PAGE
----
Drew Dudley is an internationally acclaimed leadership coach, best-selling author, and renowned TED speaker.
He is on a mission to help people unlearn some dangerous lessons about leadership. As the founder and chief catalyst of Day One Leadership, he has helped top organizations around the world increase their leadership capacity. His clients have included McDonald’s, American Express, JP Morgan Chase, the United Way, and more than 100 colleges and universities.
Today, he’s going to share insights regarding his “Day One” process of leadership, acknowledging failure, and the importance of the “lollipop moment.”
Drew started telling the story about his “lollipop moment” to young fundraisers to demonstrate that how they go about raising money is the most important part of building their legacy, not necessarily the amount of money they raise.
The story goes something like this.
Drew was working on a fundraising effort at a university, and was talking to students on registration day.
There was a young woman very nervous about starting her first day, and she told her parents she didn’t think she could do it. Then, Drew approached the group she was standing in, gave a lollipop to the boy standing near her, and said “give this to the beautiful girl next to you!”
She didn’t tell Drew this until four years later, but that was a major moment that convinced her to stay at university. And that guy who handed her the lollipop? Now, he’s her husband.
But the woman didn’t tell Drew this until four years later, when he was about to leave that university. That’s the key to his lollipop theory.
“Maybe the most powerful moment of leadership in my life and the biggest impact I had on another person is a moment I don’t remember.”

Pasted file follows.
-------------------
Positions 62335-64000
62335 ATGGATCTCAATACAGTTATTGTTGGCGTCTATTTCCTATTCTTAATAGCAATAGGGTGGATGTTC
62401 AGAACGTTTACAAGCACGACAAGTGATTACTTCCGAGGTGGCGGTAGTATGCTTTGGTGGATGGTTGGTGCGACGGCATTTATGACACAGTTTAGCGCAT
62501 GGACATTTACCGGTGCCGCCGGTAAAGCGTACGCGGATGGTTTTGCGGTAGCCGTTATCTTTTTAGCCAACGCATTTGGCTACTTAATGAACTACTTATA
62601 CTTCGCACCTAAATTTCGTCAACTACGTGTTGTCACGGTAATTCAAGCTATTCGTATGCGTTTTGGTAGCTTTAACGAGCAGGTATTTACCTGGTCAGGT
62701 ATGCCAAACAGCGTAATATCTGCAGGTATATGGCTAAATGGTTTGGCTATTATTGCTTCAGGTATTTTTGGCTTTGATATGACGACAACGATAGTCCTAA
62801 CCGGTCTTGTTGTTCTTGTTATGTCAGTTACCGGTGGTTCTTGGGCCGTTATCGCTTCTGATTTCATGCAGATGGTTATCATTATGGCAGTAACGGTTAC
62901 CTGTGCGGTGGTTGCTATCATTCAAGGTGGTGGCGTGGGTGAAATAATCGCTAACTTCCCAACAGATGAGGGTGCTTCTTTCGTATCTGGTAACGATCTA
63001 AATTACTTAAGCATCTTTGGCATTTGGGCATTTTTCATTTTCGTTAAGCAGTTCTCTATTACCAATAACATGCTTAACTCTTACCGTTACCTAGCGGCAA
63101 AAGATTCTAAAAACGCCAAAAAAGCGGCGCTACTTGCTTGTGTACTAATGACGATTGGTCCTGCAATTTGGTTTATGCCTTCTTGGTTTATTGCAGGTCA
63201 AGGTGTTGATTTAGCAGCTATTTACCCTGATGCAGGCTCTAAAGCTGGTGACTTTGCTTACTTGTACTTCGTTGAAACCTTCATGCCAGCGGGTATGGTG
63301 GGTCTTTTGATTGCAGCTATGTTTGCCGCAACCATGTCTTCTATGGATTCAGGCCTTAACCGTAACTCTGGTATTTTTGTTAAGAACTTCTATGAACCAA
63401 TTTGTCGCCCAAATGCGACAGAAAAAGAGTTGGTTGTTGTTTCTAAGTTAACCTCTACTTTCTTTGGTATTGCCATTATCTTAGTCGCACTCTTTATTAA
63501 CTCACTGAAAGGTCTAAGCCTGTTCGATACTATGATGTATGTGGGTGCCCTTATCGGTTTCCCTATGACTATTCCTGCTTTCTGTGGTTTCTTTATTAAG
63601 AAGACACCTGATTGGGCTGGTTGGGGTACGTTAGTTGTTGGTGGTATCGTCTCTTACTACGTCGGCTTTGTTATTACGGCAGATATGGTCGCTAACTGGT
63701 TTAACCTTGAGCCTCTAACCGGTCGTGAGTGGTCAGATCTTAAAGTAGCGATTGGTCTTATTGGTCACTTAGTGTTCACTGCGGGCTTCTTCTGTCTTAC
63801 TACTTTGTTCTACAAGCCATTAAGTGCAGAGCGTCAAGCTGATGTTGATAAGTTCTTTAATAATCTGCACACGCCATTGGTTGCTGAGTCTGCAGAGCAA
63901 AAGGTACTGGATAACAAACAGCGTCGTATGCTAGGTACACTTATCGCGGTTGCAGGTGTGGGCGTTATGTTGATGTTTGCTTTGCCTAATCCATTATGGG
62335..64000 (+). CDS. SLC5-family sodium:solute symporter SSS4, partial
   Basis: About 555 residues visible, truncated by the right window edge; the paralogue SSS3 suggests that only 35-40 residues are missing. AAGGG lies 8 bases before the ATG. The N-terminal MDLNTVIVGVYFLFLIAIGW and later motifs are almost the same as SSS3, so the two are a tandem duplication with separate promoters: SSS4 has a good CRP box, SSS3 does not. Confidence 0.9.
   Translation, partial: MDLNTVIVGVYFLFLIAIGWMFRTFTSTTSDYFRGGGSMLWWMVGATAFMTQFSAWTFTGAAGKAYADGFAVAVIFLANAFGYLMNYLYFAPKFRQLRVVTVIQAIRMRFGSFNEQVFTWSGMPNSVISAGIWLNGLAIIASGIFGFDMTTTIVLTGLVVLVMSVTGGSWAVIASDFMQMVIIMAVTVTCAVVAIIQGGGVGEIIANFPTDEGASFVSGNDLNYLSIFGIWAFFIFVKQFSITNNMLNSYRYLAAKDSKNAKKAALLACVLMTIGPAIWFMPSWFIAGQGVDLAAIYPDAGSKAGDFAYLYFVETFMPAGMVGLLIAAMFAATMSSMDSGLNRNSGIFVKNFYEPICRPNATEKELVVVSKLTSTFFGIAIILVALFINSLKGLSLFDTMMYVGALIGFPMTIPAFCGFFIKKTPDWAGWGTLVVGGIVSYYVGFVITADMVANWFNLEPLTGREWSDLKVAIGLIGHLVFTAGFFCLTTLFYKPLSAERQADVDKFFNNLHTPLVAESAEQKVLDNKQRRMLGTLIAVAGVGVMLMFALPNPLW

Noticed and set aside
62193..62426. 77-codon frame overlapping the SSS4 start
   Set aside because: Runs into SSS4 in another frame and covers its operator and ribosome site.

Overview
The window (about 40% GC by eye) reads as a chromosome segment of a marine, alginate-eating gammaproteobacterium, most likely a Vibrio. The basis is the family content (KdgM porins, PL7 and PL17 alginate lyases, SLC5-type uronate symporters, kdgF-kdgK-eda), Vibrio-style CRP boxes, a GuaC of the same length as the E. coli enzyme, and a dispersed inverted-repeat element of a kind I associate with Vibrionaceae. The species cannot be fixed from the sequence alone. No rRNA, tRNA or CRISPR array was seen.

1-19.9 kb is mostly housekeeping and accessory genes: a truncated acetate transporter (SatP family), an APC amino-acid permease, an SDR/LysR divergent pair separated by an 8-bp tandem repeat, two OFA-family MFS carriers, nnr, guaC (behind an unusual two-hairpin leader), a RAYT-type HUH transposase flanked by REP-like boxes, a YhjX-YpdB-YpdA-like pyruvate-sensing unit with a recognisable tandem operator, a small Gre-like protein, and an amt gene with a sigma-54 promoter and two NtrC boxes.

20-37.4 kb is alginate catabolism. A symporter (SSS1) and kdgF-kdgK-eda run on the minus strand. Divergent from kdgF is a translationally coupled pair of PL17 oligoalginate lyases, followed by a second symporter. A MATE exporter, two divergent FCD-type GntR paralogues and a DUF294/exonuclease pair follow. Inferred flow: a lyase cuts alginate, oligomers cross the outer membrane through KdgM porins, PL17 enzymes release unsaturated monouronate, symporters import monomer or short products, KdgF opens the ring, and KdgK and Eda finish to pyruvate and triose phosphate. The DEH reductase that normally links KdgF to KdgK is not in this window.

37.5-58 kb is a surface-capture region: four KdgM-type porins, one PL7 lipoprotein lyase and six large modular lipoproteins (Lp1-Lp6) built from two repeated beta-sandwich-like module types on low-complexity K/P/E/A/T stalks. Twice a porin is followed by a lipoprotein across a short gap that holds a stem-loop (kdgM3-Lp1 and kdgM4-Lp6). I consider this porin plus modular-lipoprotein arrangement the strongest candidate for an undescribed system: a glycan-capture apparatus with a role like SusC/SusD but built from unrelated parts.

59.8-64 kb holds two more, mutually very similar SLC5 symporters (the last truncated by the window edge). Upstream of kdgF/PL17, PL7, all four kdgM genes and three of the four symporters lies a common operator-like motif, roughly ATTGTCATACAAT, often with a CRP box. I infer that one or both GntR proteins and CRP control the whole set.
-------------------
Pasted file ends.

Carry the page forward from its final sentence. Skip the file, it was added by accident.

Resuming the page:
The takeaway for the fundraisers he coaches? You’re going to be having experiences like that that are so good for you and for your organization along your journey. So don’t just look at the money. Think of all those lollipop moments. And on a broader scale, Drew said this showed him that most of the impact you’ll have on the world will not be in the ways you plan, but in the unplanned consequences of your actions. By recognizing and harnessing the power we have to positively influence others, we can create more of those moments.
It’s a philosophy that applies to the most well-known CEOs and those who might not even think they’re a stereotypical “leader,” which is the most powerful takeaway of Drew’s message: we all have it in us to be a leader, we just have to reshape what leadership means.
“Most of the leadership on earth comes from people who don’t consider themselves leaders. That to me is something we could shift.”
Why do you matter?
Why is it important that people see themselves as leaders? Drew said it gets to the core of how people value themselves.
In his workshops and talks, Drew often asks participants why they think they matter. And most respondents can’t come up with an answer. This, to him, is unacceptable.
“Unless we have evidence that we matter, we deny that we do.”